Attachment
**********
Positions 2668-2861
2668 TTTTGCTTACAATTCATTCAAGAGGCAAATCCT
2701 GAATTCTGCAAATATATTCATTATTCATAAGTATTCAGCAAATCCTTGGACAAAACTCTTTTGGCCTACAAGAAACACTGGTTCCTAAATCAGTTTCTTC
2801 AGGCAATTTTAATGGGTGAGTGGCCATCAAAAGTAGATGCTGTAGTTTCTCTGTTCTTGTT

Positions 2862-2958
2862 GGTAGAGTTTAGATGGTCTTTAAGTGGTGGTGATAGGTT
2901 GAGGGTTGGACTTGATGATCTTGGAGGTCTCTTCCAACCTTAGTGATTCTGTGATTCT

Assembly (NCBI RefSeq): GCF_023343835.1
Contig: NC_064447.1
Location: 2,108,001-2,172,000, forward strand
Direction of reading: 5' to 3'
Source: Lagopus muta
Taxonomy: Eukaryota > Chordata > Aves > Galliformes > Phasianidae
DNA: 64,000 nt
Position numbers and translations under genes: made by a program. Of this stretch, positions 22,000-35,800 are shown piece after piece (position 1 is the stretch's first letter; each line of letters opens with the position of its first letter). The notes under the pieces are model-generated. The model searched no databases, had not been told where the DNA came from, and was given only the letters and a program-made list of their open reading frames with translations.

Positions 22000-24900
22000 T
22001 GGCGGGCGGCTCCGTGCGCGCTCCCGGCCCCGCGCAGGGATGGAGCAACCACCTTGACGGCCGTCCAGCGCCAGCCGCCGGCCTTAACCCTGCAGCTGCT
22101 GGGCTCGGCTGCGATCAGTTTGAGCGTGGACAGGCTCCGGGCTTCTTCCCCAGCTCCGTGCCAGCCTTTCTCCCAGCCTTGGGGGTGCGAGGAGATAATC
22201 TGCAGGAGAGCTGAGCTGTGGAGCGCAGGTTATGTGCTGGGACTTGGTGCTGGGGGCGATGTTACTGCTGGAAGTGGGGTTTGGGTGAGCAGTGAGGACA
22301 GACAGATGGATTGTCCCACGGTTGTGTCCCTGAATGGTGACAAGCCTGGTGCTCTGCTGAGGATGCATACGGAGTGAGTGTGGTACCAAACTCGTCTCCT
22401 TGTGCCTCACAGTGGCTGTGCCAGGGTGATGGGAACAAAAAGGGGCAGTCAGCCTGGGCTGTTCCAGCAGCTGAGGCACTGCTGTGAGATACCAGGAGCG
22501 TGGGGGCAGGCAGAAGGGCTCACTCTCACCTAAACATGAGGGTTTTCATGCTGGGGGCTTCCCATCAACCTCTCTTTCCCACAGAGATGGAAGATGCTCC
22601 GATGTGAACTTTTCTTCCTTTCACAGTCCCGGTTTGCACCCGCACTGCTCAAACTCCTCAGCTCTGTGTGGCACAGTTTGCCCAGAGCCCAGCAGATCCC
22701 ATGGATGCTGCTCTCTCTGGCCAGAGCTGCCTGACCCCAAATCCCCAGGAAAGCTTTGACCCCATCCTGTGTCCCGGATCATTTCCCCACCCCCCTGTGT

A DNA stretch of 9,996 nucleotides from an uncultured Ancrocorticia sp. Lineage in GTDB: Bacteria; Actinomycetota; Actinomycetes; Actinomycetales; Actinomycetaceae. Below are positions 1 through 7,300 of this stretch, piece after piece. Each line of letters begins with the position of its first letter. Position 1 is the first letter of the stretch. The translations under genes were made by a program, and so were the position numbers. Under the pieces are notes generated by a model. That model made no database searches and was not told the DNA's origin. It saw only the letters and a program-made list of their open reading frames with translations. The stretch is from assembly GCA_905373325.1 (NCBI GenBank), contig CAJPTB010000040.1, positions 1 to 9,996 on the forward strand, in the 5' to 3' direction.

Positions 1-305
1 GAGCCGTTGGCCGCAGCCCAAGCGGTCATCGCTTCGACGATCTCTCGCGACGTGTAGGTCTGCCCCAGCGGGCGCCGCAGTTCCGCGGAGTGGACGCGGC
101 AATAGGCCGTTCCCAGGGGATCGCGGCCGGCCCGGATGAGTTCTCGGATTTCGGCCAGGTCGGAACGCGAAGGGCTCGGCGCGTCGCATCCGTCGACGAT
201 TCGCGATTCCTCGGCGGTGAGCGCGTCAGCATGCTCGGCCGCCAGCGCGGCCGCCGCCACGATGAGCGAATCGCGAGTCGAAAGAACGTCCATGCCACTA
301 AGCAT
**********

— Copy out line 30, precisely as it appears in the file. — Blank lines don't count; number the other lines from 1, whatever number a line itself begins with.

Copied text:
201 TCGCGATTCCTCGGCGGTGAGCGCGTCAGCATGCTCGGCCGCCAGCGCGGCCGCCGCCACGATGAGCGAATCGCGAGTCGAAAGAACGTCCATGCCACTA